Heather Bordo is Managing Principal at Bordo & Associates, which she founded 16 years ago. She says she started Bordo & Associates after a career spent in internal and external consulting roles in order to “focus on the work I most enjoyed and was best at—doing strategic facilitation/process facilitation work with leadership teams, executive coaching and management consulting.” While her early work was with the Fortune 500 companies in the industries where she worked earlier in her career, Heather’s clients now range from small businesses and entrepreneurs to large businesses across a breadth of industries.

Heather describes two elements to her current practice. Her executive coaching work focuses on working with new and developing executives to help them feel and be most effective. Meanwhile, she says, her facilitative consulting work spans projects such as “helping diverse organizations integrate and align, helping professional bodies determine how best to practice, enabling executives to flush out and implement key business strategies and supporting diverse stakeholders in aligning and collaborating to achieve critical outcomes.”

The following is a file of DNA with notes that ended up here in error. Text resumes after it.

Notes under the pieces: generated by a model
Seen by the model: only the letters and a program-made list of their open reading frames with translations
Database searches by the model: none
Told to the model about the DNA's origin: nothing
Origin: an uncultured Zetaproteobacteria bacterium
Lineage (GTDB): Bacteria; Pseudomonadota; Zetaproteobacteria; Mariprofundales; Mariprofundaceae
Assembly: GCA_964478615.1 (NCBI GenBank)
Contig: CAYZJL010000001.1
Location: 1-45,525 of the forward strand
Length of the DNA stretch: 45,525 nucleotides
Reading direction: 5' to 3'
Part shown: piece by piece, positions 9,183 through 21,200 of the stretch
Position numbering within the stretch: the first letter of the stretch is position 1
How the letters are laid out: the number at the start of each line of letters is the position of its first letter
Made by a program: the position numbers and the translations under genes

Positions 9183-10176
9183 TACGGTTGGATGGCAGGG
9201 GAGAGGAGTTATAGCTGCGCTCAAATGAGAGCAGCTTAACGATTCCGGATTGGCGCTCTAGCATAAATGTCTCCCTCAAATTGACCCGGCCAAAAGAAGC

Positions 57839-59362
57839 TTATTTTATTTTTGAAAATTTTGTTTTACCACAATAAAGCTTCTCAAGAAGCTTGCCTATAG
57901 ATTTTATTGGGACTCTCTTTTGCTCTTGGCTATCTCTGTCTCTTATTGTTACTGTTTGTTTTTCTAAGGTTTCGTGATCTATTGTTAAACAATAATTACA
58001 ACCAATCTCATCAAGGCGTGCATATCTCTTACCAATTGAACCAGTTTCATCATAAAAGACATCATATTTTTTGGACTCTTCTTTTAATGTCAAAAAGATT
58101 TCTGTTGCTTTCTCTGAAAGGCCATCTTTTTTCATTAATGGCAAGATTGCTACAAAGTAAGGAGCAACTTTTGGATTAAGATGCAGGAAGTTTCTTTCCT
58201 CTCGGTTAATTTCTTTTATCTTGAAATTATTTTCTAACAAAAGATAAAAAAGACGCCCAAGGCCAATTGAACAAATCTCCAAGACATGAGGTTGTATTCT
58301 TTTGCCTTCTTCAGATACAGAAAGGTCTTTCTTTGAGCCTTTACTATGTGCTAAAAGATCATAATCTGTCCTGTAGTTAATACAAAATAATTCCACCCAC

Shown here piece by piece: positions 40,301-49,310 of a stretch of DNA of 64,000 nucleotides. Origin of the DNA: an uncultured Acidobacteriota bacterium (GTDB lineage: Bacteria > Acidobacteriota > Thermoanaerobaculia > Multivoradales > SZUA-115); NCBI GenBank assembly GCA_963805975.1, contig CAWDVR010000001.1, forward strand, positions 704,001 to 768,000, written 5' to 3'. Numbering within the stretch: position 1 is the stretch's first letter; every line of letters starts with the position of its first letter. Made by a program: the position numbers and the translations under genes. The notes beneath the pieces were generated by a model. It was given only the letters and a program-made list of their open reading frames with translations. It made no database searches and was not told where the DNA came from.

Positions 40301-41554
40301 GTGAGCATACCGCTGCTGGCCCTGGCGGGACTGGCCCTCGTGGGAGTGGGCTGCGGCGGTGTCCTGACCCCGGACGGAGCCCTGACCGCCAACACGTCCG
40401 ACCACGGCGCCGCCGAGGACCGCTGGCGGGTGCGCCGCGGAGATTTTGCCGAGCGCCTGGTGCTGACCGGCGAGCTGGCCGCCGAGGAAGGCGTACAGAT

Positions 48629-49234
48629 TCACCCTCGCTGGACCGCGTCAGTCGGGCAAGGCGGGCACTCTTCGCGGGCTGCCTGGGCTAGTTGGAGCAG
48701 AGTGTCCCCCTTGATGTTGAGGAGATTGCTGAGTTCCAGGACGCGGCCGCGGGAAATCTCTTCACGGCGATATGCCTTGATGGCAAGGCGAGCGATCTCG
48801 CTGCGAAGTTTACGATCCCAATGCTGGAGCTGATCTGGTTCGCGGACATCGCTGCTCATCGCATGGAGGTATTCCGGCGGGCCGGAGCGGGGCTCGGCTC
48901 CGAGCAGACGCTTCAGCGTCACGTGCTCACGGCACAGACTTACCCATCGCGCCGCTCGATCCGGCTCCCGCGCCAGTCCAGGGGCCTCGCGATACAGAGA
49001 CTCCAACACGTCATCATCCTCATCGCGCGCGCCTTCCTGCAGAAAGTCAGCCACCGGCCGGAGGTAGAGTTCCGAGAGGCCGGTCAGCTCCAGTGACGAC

Photo of Mumtaz Mussaji
Photo provided by Taz Mussaji.

Taz Mussaji is a Senior Manager within Accenture’s Talent and Organizational (T&O) Strategy and Management Consulting Practice. She helps clients with strategic change “for any type of transformation they are going through.” This can mean helping them navigate change with considerations to culture, leadership alignment, behaviors, skills and clear communication and understanding—all things Taz notes are key to helping clients with the ‘people’ aspect of transformations.